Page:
Young plants love compost and your existing container-bound plants will enjoy an upgrade into a new home, or even a topping up. Each year you should remove an inch of the old compost from your container and refill with fresh.
Chop up your woody material in a garden shredder to make perfect protective mulch that will last around three years, and eventually rots down to feed your plants.
A shredder also cuts down on the amount of time prunings are left in your garden. The longer you leave that heap the more wildlife is going to move in. Hedgehogs, slow worms, pollinators and birds will all take cover there. When you throw it away, light a fire or otherwise move it, these creatures are disturbed. Shredding it straight away just seems fairer.
Even if you don’t need mulches or compost, and you don’t fancy selling it locally, shredded garden waste is much easier to take to the tip than large branches and sticks. It makes less mess in your car and it’s easier to carry.
It seems wasteful and pointless to throw away woody garden waste when we spend all this money on compost and mulching. Self sufficiency is the way to go. Your neighbours and friends may well donate their prunings too – rent out your shredder or take the mulch in payment.
Garden shredders don’t make as much noise as you’d think and they are easy to store. It’s an investment for sure, but if you have a big space with lots of garden waste don’t pay the council to remove it and then buy compost and mulch – chop it up with a shredder and make your garden beautiful.
What Are The Benefits Of Mulching
We’ve touched on this lightly already, but the benefits of mulching are huge so we’ll look again. Here’s what mulching can do for your garden:
- Mulch retains moisture so you’ll need to water less. Organic mulch absorbs water and releases it over time. Both types stop sun and wind removing moisture from soil.
- Mulch suppresses weeds so your plants get all the available nutrients and you avoid backache.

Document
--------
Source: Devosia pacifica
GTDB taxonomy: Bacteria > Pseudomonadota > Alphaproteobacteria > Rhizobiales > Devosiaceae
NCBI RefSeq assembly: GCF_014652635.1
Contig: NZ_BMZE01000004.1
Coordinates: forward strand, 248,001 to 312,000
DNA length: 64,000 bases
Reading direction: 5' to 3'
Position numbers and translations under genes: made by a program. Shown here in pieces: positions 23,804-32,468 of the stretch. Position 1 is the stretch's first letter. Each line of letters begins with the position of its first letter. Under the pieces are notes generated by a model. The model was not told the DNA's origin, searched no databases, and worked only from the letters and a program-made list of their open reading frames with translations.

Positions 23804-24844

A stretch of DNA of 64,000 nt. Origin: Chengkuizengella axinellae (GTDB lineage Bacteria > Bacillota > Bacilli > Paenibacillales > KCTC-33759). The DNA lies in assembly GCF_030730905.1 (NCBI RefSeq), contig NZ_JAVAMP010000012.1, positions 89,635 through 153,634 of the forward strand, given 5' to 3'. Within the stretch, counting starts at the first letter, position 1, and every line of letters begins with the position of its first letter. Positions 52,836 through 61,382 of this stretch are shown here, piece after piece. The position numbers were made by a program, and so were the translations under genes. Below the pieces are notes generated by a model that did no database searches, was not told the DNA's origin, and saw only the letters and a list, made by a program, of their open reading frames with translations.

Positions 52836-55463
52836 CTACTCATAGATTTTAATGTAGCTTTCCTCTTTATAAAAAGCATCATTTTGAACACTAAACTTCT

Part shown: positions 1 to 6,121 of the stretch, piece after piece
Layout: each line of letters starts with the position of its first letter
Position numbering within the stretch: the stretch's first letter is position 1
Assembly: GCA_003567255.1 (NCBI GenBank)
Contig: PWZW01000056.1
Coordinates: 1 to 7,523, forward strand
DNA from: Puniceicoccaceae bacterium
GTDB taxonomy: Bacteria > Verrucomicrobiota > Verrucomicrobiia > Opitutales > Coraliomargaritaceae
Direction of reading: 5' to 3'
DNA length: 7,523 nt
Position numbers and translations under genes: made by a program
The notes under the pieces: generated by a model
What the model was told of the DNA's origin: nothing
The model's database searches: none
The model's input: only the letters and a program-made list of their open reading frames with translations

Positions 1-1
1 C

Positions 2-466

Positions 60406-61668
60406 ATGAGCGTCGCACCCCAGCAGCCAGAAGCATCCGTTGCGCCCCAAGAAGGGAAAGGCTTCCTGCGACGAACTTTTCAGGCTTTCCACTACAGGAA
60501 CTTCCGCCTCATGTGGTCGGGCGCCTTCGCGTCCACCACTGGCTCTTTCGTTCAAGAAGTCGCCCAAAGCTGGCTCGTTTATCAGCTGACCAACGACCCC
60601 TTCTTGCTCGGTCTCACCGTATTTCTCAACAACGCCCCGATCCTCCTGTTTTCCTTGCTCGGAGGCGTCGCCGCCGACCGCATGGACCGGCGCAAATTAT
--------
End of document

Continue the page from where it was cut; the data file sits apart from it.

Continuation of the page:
- Mulch prevents soil erosion. Rain, wind, animals and watering can wash soil from your growing areas. Mulch keeps it in place.
- Bio-degradable mulch releases a drip feed of nutrients which means your plants will grow steadily and surely.
- All types of mulch deter pests like snails and slugs who prefer smooth surfaces.
- All mulches protect against root damage from frost and heat.
- Bio-degradable mulch improves the soil texture as it breaks down. Worms love damp, nutrient rich soil and in return they aerate and feed your plants with nutrients of their own.
- All mulches keep flowers and fruits away from the bare soil.
- Mulches just look smart, tidy and finished. It’s the visual equivalent of dusting a cake with icing sugar, and who doesn’t want a tidy smart garden?
Are There Any Drawbacks To Mulching?
Not really. Mulch is recommended by gardening experts but there are some things to avoid when you apply it.
- Direct contact with stems and branches can lead to rot and damage. This can weaken the plants considerably.
- Cheap, low quality mulches can introduce weeds or disease.
- Mulch lowers the ground temperature so therefore seeds and young plants get off to a slower start. It’s best to mulch around established plants.
- Some of the bigger pieces of mulch, such as bark or stone, can provide hiding places for slug and snails.
- You’ll have to water more to start with to ensure liquid reaches roots and doesn’t just soak up in the mulch.
- You might spot a white line of fungus in your bio-degradable mulch. Do not panic! This is beneficial saprophytic fungi. Leave it alone, it doesn’t hurt and is just having a snack of the rotting mulch. It’ll help break down the organic matter and support plant life.
Overall the benefits of mulching vastly outweigh any complications. You’ll see a big improvement in your plant growth if you mulch.